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barrack1

[bar-uh k]
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noun Usually barracks.
  1. a building or group of buildings for lodging soldiers, especially in garrison.
  2. any large, plain building in which many people are lodged.
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verb (used with or without object)
  1. to lodge in barracks.
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Origin of barrack1

1680–90; < French baraque, Middle French < Catalan barraca hut, of obscure origin

barrack2

[bar-uh k]Australian British
verb (used without object)
  1. to shout boisterously for or against a player or team; root or jeer.
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verb (used with object)
  1. to shout for or against.
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Origin of barrack2

1885–90; orig. Australian English, perhaps < N Ireland dialect barrack to brag
Related formsbar·rack·er, noun
Dictionary.com Unabridged Based on the Random House Unabridged Dictionary, © Random House, Inc. 2018

Related Words

hutgarrisoncampbarracksbasequarters

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British Dictionary definitions for barrack

barrack1

verb
  1. to house (people, esp soldiers) in barracks
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barrack2

verb British, Australian and NZ informal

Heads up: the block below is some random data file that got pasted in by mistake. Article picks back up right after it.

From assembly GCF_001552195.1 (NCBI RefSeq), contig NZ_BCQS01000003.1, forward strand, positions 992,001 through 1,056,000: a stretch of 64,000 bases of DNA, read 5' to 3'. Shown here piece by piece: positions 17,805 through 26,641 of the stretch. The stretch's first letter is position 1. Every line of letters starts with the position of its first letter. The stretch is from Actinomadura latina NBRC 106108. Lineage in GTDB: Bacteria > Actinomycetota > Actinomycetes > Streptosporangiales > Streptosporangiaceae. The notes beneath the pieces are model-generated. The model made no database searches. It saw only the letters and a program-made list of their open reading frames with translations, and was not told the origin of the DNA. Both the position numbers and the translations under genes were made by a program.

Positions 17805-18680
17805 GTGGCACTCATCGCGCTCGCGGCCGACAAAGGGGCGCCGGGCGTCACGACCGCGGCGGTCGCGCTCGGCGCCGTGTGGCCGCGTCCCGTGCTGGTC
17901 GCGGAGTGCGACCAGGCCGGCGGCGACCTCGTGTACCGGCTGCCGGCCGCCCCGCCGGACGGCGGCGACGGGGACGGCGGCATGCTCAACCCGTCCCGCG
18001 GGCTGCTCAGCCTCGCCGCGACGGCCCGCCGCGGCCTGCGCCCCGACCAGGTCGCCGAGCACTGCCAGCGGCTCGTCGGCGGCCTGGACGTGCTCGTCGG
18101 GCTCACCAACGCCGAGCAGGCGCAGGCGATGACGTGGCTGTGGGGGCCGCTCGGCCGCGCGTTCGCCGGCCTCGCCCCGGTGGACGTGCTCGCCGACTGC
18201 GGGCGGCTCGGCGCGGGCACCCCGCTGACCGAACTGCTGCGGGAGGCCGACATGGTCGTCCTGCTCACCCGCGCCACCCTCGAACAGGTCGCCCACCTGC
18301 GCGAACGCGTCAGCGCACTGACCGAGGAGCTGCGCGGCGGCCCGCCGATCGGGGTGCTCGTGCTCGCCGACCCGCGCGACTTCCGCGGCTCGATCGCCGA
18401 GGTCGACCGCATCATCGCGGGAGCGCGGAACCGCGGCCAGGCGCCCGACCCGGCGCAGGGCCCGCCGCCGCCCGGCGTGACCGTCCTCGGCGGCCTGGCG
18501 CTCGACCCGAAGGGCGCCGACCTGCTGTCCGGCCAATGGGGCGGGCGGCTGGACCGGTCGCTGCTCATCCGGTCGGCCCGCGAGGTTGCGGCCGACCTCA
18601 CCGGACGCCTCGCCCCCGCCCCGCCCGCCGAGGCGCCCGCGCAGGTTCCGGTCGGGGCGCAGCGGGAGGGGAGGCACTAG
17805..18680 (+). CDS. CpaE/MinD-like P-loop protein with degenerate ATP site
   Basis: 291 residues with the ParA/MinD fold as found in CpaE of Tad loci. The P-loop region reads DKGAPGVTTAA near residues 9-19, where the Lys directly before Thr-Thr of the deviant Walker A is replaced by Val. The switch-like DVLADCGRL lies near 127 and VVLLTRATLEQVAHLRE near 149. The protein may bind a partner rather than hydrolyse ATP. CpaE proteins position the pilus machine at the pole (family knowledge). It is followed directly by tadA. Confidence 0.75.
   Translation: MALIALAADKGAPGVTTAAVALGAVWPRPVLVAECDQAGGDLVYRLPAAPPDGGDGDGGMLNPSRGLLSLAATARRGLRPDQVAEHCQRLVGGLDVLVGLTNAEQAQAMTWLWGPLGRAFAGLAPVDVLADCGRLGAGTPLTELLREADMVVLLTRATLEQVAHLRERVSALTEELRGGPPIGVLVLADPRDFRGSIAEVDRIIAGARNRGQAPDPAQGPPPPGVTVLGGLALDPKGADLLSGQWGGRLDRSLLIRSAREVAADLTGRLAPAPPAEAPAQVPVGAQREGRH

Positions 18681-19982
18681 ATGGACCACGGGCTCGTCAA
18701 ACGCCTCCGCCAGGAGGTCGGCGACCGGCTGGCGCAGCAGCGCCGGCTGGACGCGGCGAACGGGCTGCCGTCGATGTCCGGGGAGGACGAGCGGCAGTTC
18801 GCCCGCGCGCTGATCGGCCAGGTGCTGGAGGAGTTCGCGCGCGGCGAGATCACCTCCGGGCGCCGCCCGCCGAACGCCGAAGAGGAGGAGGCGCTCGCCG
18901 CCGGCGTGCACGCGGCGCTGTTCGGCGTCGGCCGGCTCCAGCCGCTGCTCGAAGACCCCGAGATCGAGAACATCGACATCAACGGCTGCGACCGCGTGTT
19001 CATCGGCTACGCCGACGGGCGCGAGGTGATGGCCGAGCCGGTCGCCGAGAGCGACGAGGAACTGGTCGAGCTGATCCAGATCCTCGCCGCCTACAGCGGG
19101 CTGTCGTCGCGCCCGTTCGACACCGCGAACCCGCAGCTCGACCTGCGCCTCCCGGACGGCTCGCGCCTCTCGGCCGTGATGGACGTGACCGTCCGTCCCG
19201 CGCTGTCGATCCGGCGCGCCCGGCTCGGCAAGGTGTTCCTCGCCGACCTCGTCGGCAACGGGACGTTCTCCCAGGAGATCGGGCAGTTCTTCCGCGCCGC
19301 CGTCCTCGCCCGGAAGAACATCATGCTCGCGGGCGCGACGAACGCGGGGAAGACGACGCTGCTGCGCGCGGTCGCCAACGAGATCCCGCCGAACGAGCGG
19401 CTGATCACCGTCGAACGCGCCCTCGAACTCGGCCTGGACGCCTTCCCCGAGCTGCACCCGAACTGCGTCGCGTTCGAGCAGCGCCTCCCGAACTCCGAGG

1. to criticize loudly or shout against (a player, team, speaker, etc); jeer
  2. (intr foll by for) to shout support (for)
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Derived Formsbarracker, nounbarracking, noun, adjective

Word Origin

C19: from northern Irish: to boast
Collins English Dictionary - Complete & Unabridged 2012 Digital Edition © William Collins Sons & Co. Ltd. 1979, 1986 © HarperCollins Publishers 1998, 2000, 2003, 2005, 2006, 2007, 2009, 2012

Word Origin and History for barrack

n.

1680s, "temporary hut for soldiers during a siege," from French barraque, from Spanish barraca (mid-13c. in Medieval Latin) "soldier's tent," literally "cabin, hut," perhaps from barro "clay, mud," which is probably of Celt-Iberian origin. Meaning "permanent building for housing troops" (usually in plural) is attested from 1690s.

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Online Etymology Dictionary, © 2010 Douglas Harper